How much have visits to Utah’s Mighty 5 Park fallen?

Visiting the “Mighty 5” national parks in Utah took a slight dip in 2022.

Just over 10.5 million people visited the five national parks last year, down about 7% from record 2021 numbers, according to KSL.com’s analysis of visits by the National Park Service. While numbers are well above 2020 levels affected by the COVID-19 pandemic, 2022 2019 numbers were 2% below pre-pandemic levels.

Vicki Varela, executive director of the Utah Office of Tourism, said last year’s numbers were closer to 2017’s numbers.

“There’s been a lot of roller coaster stuff over the last few years,” she told KSL.com on Monday. “It’s interesting because you get the impression that all national parks are overcrowded. In fact, it really varies from park to park.”

The same four parks that broke visitor records in 2021 — Arches, Canyonlands, Capitol Reef, and Zion — all saw visitor declines over the past year, ranging from -7% in Zion National Park to -19% in Arches National Park. Zion nonetheless ended its second-biggest year on record with nearly 4.7 million visitors.

Bryce Canyon, the only national park in Utah not to set a record in 2021, saw the only climb among the five. Visitor numbers increased by about 12% but are still 9% below 2019 levels.

What is behind the general decline?

In fact, there are several factors that have likely contributed in one way or another to the slight drop in visitor numbers in 2021. But the state’s ongoing effort to expand visiting to other parks in the state is probably not one of them.

Visitation to Glen Powell National Recreation Area, which includes ailing Lake Powell, has declined nearly 10% since 2021, though it still attracted 2.8 million visitors last year. Cedar Breaks, Dinosaur, Golden Spike, and Natural Bridges National Monuments and Historic Parks have all seen a decline in visitors each year, including from the National Park Service.

Hovenweep and Timpanogos Cave National Monuments have seen increases, although neither draw large crowds. The latter attracted just under 156,000 people, a 27% increase from 2021.

Even visits to Utah’s state parks have declined. Just over 9.6 million people visited state parks last year, according to Utah Division of State Parks data updated through November. It would take about 2 million visits in December to reach the final 2021 total, which is a tall order. Just over 325,000 people visited state parks in December 2021.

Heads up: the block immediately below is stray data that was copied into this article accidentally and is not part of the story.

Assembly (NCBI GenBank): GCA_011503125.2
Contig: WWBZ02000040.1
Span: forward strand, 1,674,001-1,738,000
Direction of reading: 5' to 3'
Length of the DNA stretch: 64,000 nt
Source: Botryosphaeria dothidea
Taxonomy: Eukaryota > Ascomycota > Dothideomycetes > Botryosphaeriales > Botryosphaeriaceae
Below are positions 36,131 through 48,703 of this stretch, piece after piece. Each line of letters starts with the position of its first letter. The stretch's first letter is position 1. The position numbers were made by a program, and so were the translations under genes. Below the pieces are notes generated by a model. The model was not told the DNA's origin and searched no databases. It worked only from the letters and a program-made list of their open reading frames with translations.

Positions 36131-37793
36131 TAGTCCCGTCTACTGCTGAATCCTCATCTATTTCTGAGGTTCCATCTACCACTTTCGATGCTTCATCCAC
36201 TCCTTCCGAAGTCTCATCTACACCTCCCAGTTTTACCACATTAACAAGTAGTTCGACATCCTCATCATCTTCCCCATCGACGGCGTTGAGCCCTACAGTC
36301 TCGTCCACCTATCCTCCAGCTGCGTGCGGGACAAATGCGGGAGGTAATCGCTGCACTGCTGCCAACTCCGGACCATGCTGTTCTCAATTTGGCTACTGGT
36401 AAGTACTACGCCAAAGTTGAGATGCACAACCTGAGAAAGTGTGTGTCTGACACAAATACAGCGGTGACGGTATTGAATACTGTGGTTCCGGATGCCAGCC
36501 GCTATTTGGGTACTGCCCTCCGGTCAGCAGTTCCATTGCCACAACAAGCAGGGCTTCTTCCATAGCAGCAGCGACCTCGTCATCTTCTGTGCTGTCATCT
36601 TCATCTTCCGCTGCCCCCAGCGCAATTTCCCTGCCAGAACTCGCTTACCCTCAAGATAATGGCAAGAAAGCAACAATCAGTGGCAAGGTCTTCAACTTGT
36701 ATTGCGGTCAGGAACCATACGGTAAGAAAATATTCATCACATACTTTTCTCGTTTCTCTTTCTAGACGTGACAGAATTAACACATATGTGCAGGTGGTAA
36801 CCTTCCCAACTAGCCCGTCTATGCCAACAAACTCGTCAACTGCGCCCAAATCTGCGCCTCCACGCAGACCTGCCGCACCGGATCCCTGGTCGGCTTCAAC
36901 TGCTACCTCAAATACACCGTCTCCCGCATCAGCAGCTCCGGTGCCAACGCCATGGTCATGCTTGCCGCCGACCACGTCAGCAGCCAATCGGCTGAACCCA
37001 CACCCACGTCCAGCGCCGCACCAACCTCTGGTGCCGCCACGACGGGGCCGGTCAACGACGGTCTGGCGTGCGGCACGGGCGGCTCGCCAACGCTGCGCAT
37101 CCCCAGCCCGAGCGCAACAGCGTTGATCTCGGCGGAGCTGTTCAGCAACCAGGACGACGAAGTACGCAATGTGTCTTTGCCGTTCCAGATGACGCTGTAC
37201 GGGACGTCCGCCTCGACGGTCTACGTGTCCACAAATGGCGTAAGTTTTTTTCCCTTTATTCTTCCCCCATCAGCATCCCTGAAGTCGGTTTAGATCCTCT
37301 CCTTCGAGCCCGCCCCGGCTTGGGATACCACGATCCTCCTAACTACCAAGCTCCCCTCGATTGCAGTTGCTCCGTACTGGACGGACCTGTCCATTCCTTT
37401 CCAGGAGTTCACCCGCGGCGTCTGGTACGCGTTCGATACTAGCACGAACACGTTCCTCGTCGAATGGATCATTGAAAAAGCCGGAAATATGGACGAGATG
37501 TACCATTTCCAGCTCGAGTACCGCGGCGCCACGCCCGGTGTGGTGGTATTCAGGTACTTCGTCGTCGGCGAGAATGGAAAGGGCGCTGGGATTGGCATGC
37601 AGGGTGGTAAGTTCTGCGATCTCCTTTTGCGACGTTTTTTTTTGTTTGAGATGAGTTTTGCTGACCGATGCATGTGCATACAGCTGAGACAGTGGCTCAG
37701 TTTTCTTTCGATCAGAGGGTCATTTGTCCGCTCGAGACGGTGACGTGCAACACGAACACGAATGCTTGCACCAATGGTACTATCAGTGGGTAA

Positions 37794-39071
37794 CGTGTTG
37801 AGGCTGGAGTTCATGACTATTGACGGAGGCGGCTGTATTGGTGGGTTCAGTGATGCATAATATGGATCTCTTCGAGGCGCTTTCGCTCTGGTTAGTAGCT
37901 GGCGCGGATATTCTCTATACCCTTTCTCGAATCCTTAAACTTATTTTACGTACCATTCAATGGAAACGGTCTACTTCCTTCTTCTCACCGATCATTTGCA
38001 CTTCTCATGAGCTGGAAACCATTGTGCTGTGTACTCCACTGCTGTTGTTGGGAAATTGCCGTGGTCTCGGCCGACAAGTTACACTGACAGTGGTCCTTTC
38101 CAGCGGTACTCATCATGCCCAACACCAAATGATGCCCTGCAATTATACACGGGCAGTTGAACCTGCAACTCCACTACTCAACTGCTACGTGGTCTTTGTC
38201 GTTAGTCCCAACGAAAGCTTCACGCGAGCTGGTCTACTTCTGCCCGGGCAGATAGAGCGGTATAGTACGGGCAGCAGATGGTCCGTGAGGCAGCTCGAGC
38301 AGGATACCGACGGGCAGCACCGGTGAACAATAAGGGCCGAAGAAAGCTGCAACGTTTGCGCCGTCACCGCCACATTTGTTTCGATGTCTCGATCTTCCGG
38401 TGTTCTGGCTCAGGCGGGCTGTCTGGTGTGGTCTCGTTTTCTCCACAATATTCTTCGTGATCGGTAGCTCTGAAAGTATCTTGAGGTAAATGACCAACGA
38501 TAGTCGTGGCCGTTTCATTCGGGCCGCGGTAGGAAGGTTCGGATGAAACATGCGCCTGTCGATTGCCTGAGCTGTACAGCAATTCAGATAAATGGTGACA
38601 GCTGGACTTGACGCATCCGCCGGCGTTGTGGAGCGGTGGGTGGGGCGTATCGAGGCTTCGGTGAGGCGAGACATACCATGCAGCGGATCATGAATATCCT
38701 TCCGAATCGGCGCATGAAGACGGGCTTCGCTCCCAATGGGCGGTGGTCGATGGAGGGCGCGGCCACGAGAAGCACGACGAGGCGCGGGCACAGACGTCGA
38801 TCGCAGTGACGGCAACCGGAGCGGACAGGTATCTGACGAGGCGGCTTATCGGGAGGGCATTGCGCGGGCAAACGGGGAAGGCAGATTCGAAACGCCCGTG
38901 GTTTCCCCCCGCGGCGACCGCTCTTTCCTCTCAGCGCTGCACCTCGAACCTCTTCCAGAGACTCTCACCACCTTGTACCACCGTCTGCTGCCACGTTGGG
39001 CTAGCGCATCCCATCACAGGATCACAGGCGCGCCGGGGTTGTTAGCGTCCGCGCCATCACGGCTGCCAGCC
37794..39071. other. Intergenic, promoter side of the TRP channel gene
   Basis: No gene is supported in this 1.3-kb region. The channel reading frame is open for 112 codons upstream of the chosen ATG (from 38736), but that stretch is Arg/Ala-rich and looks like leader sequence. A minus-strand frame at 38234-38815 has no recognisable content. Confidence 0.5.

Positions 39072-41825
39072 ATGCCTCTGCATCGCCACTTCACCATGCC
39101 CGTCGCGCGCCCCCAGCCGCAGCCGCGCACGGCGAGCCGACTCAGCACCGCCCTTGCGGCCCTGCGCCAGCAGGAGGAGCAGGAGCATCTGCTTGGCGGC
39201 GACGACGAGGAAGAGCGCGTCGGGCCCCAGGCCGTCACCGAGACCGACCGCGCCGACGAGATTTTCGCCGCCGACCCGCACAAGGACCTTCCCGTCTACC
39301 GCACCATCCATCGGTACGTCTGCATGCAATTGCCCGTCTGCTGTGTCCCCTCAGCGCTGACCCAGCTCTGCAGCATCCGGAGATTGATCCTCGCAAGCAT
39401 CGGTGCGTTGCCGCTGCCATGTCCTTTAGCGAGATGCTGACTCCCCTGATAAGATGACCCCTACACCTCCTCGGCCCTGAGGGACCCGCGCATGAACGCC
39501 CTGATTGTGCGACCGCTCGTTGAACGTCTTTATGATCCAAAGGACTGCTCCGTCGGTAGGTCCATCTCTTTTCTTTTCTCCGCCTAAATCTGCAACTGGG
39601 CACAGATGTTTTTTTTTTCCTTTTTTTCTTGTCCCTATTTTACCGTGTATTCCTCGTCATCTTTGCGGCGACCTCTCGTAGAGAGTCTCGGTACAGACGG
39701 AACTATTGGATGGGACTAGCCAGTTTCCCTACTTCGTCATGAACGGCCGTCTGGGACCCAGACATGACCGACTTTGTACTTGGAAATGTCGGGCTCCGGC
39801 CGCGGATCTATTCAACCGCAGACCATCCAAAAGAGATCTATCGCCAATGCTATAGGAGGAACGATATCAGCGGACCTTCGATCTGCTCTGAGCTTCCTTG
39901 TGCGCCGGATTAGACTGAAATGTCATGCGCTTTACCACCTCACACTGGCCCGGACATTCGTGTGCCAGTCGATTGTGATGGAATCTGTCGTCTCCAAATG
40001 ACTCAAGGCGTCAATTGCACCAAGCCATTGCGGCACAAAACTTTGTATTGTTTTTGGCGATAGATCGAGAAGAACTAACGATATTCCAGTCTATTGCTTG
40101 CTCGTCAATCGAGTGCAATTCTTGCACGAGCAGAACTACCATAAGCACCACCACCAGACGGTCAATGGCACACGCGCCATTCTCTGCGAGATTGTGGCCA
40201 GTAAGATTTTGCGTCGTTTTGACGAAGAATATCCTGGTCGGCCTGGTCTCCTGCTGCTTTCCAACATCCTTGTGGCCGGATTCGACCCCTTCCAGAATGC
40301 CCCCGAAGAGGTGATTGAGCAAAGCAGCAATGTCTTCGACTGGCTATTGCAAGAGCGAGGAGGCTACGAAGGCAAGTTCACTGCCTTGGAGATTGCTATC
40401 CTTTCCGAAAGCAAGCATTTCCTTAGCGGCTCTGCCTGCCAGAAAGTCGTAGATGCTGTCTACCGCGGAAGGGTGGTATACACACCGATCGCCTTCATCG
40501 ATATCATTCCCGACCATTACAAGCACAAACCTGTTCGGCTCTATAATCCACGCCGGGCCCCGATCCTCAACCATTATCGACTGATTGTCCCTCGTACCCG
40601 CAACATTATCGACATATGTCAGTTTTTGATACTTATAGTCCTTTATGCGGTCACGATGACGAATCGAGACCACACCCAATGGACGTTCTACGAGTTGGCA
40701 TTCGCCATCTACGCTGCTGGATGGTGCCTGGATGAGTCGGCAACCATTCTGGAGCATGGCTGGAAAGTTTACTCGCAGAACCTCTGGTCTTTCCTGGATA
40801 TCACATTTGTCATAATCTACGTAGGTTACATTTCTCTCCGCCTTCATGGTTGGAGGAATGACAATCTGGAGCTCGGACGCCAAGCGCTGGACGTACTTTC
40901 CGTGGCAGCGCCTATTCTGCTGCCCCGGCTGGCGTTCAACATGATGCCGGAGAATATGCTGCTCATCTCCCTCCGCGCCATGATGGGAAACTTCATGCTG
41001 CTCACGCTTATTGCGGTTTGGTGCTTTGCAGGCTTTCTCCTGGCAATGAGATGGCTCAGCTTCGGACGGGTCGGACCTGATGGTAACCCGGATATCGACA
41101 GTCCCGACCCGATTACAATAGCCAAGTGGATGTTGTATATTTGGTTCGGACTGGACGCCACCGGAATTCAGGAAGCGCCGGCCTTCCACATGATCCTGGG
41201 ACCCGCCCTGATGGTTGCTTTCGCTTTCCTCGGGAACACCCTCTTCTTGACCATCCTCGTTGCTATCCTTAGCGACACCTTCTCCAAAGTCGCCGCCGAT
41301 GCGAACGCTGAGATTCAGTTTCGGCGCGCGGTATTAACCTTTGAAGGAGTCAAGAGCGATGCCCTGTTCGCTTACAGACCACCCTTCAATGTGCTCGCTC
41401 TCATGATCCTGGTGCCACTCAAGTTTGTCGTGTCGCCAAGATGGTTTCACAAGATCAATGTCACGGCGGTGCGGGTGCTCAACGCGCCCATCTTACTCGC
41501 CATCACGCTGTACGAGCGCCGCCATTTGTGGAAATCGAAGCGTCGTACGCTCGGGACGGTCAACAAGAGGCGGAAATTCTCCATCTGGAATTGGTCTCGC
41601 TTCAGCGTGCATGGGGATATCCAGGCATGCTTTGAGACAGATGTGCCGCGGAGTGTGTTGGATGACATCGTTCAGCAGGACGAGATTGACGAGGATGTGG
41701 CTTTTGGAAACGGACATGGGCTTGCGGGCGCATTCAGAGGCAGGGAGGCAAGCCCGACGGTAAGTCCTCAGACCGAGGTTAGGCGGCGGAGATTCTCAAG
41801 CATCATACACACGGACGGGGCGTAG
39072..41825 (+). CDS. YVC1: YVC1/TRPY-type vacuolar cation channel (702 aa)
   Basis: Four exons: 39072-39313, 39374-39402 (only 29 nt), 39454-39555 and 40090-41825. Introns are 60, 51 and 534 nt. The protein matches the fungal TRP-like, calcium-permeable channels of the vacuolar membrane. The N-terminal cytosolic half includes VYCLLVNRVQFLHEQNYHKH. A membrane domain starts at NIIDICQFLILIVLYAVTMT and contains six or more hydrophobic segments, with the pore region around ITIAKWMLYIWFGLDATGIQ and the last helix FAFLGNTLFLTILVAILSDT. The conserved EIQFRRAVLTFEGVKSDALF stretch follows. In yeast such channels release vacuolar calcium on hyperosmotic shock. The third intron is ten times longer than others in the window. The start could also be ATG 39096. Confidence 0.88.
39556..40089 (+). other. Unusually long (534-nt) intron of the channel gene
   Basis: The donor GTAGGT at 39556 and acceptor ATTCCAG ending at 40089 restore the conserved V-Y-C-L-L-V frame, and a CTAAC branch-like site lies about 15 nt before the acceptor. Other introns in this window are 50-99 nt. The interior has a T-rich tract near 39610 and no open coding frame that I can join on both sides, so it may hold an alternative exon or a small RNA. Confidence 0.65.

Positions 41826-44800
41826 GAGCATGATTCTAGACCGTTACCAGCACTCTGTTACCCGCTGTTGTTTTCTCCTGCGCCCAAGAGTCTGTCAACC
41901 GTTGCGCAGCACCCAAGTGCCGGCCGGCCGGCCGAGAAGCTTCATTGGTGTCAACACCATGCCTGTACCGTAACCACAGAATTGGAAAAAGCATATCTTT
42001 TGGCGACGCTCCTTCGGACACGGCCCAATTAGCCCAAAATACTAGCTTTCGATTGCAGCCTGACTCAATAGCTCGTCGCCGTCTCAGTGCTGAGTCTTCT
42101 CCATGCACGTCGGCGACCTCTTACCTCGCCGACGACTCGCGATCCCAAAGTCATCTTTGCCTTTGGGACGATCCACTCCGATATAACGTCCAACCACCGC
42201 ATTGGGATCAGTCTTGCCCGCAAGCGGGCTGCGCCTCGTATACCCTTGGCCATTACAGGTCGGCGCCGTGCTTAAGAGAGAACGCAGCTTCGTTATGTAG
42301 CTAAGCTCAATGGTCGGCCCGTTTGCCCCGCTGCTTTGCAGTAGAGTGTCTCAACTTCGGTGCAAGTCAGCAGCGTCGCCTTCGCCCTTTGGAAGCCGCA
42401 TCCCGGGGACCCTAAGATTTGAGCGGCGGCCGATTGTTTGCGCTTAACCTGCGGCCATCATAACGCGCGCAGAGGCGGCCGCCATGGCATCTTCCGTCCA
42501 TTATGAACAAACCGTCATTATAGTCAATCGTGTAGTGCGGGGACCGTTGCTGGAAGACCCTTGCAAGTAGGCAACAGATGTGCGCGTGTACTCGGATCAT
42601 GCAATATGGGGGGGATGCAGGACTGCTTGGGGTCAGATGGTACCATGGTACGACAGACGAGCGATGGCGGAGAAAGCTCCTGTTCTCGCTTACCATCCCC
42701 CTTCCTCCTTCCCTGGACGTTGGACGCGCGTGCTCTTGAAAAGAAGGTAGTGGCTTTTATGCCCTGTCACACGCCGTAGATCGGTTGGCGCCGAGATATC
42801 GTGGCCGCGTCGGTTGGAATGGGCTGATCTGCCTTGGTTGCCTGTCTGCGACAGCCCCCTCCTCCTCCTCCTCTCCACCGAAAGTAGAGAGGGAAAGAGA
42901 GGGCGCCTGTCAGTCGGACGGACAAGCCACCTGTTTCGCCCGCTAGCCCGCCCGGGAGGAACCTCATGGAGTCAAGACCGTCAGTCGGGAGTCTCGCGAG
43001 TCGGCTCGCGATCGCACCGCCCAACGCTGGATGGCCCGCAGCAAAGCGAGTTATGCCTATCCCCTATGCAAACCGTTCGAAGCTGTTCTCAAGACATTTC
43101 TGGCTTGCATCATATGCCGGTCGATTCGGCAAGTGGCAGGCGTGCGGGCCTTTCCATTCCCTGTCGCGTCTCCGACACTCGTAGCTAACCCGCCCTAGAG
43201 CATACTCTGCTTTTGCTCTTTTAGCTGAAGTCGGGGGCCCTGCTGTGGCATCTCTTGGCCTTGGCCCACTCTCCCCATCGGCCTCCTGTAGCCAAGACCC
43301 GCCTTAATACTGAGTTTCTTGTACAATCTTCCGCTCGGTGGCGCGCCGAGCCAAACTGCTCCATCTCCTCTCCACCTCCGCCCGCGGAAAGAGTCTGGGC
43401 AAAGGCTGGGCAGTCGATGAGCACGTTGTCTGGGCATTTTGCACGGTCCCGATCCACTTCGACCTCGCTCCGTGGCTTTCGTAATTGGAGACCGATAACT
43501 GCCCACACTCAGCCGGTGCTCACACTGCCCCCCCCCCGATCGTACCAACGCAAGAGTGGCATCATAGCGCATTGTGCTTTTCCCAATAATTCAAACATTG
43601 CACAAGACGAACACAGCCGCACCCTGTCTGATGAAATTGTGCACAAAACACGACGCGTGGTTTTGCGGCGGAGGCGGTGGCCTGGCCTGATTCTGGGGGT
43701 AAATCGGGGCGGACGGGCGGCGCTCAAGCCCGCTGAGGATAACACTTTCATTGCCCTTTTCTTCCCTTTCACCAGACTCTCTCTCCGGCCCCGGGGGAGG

State tourism officials don’t think people are tired of going to the parks. Instead, they believe a range of economic factors have worked together over the past year to reduce travel, led by global inflation. Inflation pushed gas prices to record highs and impacted other travel expenses during the summer, which is the busiest time for all Utah parks.

While increased gas prices impacted both driving to nearby parks and other Americans traveling to Utah, international travel suffered the most. Utah normally sees an influx of RV drivers from Canada, but high gas prices across the country made that much less feasible, Varela explained.

Meanwhile, the value of the European currency has fallen over the past year, making it less affordable for people from European countries to travel to the US. For example, the euro fell from $1.22 in May 2021 to as low as $0.97 in October 2022, since then the US dollar has bounced back up. China also banned its residents from traveling out of its country because of COVID-19.

These different parts of the world are all major drivers of tourism in Utah.

“International travelers have still not returned on a large scale,” Varela said. “We’ve seen a lot of research saying people are staying closer to home and consolidating their travel plans. Everyone just tightened their belts – and our industry is really feeling that in the end.”

I’m trying to predict 2023

The past two years have also shown that the “Mighty 5”, no matter how powerful they were in terms of advertising, need a makeover. Visitation trends are no longer consistent; They’ve been everywhere since the pandemic.

“We have five ‘Mighty 5’ national parks, but we have five very different visiting patterns,” Varela said. “As such, we’re trying to really tailor our marketing strategies and community engagement to the circumstances of each of these parks.”

As a result, marketing to the five parks may look different in the future.

Garfield County has already begun this work for Bryce Canyon. Local tourism officials last month completed a market capacity study aimed at finding ways to get people to visit national parks year-round, as tourism accounts for nearly 80% of the county’s economy.

“It was interesting that many residents felt that having year-round tourism would be beneficial for the entire county,” said Falyn Owens, director of the Garfield County Office of Tourism, of the study.

This means Mighty 5 campaigns for Bryce Canyon could focus on visiting the park during the quieter winter months, Varela explained.

It’s too early to know if Arches’ timed pilot program accounted for the drop in visitors due to the many other factors occurring at the same time. The program has been extended to 2023. Future campaigns for Arches could encourage people to visit the park at sunrise or sunset, rather than during the busier lunchtimes, to spread the visit throughout the day.

However, what will happen in 2023 is unclear, state tourism officials claim. If inflation and gas prices continue to fall, it could push people back into national parks. But if the global economy slows, it may mean people will refrain from traveling again this summer.

“There’s still all this uncertainty,” Varela admitted. “It makes it difficult to predict exactly what year we have ahead of us.”


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